Mr. Jabez Wilson started up in his chair, with his forefinger upon the paper, but his eyes upon my companion.

“How, in the name of good-fortune, did you know all that, Mr. Holmes?” he asked. “How did you know, for example, that I did manual labour. It’s as true as gospel, for I began as a ship’s carpenter.”

“Your hands, my dear sir. Your right hand is quite a size larger than your left. You have worked with it, and the muscles are more developed.”

“Well, the snuff, then, and the Freemasonry?”

“I won’t insult your intelligence by telling you how I read that, especially as, rather against the strict rules of your order, you use an arc-and-compass breastpin.”

“Ah, of course, I forgot that. But the writing?”

“What else can be indicated by that right cuff so very shiny for five inches, and the left one with the smooth patch near the elbow where you rest it upon the desk?”

“Well, but China?”

“The fish that you have tattooed immediately above your right wrist could only have been done in China. I have made a small study of tattoo marks and have even contributed to the literature of the subject. That trick of staining the fishes’ scales of a delicate pink is quite peculiar to China. When, in addition, I see a Chinese coin hanging from your watch-chain, the matter becomes even more simple.”

Mr. Jabez Wilson laughed heavily. “Well, I never!” said he. “I thought at first that you had done something clever, but I see that there was nothing in it after all.”

“I begin to think, Watson,” said Holmes, “that I make a mistake in explaining. ‘Omne ignotum pro magnifico,’ you know, and my poor little reputation, such as it is, will suffer shipwreck if I am so candid.

The Latin phrase literally means ‘everything unknown [is regarded as] great/distinguished/splendid.’  The quote is from a speech in Tactitus’ Agricola delivered by the British chieftain Calgacus before the battle of Mons Graupius (though, as always with ancient historians, the whole thing is likelier of the author’s own making.  And, by some opinions, Calgacus himself is an invention as well.)  Below is the Loeb translation and text:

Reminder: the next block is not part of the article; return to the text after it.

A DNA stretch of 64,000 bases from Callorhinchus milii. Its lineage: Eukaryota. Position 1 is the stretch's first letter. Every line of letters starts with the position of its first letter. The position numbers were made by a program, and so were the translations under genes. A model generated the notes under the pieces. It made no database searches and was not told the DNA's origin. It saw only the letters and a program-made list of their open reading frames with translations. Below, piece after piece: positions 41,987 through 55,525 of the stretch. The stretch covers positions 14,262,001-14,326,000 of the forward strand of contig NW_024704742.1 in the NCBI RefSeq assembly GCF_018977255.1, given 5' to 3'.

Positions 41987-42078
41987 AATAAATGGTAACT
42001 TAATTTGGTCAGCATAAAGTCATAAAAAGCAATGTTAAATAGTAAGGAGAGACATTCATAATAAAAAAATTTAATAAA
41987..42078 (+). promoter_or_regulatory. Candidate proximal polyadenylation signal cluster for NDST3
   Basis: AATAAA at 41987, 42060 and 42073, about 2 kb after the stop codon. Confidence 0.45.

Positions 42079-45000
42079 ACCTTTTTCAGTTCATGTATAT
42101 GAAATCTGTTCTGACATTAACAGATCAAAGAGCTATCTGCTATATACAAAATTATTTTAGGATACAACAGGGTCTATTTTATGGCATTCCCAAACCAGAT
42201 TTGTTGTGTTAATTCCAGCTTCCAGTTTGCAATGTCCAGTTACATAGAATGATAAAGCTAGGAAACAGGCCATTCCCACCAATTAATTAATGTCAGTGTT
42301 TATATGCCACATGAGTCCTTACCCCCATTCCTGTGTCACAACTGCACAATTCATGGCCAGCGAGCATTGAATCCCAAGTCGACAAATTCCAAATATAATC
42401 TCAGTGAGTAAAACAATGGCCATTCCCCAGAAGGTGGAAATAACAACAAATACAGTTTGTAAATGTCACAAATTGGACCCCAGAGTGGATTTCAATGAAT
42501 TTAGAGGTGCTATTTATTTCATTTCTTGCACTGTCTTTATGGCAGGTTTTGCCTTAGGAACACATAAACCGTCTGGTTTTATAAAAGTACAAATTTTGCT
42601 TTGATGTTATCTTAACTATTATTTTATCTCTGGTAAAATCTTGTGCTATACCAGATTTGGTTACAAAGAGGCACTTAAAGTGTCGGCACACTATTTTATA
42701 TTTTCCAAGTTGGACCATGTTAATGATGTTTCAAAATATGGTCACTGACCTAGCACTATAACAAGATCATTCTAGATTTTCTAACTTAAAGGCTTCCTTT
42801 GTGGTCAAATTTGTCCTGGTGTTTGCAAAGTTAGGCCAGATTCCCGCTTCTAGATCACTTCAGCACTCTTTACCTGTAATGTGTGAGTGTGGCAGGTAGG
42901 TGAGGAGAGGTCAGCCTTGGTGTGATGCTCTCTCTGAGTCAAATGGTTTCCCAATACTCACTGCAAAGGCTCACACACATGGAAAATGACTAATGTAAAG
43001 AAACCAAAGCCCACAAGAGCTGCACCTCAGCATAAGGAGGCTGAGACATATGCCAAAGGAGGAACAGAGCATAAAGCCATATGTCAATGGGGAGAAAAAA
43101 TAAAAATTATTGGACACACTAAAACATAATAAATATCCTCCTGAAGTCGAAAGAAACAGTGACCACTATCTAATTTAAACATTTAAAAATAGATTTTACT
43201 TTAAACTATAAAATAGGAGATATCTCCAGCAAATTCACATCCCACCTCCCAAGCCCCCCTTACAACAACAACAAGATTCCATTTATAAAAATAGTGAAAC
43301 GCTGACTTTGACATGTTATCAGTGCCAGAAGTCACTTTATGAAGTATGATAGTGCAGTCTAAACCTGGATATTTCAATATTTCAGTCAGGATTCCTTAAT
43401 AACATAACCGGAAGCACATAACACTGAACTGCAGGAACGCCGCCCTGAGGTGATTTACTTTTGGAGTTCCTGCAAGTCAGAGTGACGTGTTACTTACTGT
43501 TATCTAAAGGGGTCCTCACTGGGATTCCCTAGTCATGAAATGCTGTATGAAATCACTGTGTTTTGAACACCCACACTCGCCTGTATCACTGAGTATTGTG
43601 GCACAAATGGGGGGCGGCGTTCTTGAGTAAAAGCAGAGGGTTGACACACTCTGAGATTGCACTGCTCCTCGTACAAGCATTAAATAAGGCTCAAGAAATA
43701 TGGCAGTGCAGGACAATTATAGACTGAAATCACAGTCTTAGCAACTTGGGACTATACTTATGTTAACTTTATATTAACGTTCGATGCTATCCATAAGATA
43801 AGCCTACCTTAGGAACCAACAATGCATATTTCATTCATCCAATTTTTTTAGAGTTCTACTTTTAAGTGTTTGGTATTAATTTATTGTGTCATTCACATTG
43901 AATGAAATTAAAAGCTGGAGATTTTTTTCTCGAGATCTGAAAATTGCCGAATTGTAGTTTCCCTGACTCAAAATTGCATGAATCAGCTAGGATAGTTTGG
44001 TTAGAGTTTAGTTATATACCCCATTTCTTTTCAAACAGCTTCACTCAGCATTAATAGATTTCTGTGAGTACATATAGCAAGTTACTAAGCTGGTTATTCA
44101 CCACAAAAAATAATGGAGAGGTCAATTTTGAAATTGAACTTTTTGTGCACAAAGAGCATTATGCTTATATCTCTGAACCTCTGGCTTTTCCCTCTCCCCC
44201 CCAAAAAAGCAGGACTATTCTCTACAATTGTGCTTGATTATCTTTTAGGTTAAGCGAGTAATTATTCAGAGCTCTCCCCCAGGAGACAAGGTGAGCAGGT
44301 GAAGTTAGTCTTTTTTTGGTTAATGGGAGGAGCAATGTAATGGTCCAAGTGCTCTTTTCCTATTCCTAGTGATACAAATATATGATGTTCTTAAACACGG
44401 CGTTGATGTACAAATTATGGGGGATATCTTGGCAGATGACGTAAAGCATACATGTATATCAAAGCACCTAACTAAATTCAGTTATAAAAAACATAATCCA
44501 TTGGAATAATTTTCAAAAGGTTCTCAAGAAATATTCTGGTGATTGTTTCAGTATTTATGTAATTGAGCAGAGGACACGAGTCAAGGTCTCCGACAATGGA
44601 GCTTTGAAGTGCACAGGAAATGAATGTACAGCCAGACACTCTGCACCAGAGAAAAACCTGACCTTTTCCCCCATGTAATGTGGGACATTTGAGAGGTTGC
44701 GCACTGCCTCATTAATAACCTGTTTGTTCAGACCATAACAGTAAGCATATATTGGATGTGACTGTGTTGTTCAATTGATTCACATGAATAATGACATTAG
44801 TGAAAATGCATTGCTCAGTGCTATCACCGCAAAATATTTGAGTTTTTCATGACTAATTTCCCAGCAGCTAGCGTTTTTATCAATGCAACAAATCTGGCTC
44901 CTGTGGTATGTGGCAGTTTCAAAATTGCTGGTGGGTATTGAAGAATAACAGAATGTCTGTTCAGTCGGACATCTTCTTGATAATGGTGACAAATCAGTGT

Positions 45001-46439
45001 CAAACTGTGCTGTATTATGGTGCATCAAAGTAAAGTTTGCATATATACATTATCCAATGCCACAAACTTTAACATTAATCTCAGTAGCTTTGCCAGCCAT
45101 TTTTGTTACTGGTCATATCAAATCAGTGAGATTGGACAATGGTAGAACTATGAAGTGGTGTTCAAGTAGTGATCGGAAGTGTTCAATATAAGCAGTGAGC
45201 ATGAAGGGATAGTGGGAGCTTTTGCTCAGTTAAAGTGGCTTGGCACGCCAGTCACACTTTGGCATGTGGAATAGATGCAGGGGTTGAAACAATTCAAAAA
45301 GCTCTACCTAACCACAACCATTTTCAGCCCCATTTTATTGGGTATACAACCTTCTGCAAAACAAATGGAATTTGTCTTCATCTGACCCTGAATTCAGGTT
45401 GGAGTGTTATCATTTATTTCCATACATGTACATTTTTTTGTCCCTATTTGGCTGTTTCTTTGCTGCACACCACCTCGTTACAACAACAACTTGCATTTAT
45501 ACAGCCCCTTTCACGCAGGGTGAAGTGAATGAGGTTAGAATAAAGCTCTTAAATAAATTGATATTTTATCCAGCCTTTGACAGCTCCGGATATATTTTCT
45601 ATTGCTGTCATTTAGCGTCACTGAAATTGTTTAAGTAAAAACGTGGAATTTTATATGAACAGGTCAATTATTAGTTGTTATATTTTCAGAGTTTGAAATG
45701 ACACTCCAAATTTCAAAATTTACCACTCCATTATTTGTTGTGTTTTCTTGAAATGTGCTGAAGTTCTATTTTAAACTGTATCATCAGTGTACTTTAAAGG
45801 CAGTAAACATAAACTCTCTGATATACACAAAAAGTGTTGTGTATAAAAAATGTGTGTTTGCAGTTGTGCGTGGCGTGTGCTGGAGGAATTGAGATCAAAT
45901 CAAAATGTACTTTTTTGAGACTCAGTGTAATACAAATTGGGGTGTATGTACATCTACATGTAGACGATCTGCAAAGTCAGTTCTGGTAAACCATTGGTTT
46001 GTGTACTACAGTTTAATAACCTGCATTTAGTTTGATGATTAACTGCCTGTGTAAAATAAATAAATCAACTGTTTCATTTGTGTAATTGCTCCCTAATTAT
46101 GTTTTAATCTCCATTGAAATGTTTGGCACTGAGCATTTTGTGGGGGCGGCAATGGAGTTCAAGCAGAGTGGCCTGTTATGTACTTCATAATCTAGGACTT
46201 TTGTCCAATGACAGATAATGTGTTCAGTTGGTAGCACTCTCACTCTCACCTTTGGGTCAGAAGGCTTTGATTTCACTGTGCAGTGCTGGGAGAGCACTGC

“As often as I survey the causes of this war and our present straits, my heart beats high that this very day and this unity of ours will be the beginning of liberty for all Britain. For you are all here, united, as yet untouched by slavery: there is no other land behind us, and the very sea even is no longer free from alarms, now that the fleet of Rome threatens us. Battle therefore and arms, the strong man’s pride, are also the coward’s best safety. Former battles, which were fought with varying success against Rome, left behind them hopes of help in us, because we, the noblest souls in all Britain, the dwellers in its inner shrine, had never seen any shores of slavery and had preserved our very eyes from the desecration and the contamination of tyranny: here at the world’s end, on its last inch of liberty, we have lived unmolested to this day, defended by our remoteness and obscurity. Now the uttermost parts of Britain lie exposed, and the unknown is ever magnified. But there are no other tribes to come; nothing but sea and cliffs and these more deadly Romans, whose arrogance you cannot escape by obedience and self-restraint. Robbers of the world, now that earth fails their all-devastating hands, they probe even the sea: if their enemy have wealth, they have greed; if he be poor, they are ambitious; East nor West has glutted them; alone of mankind they covet with the same passion want as much as wealth. To plunder, butcher, steal, these things they misname empire: they make a desolation and they call it peace.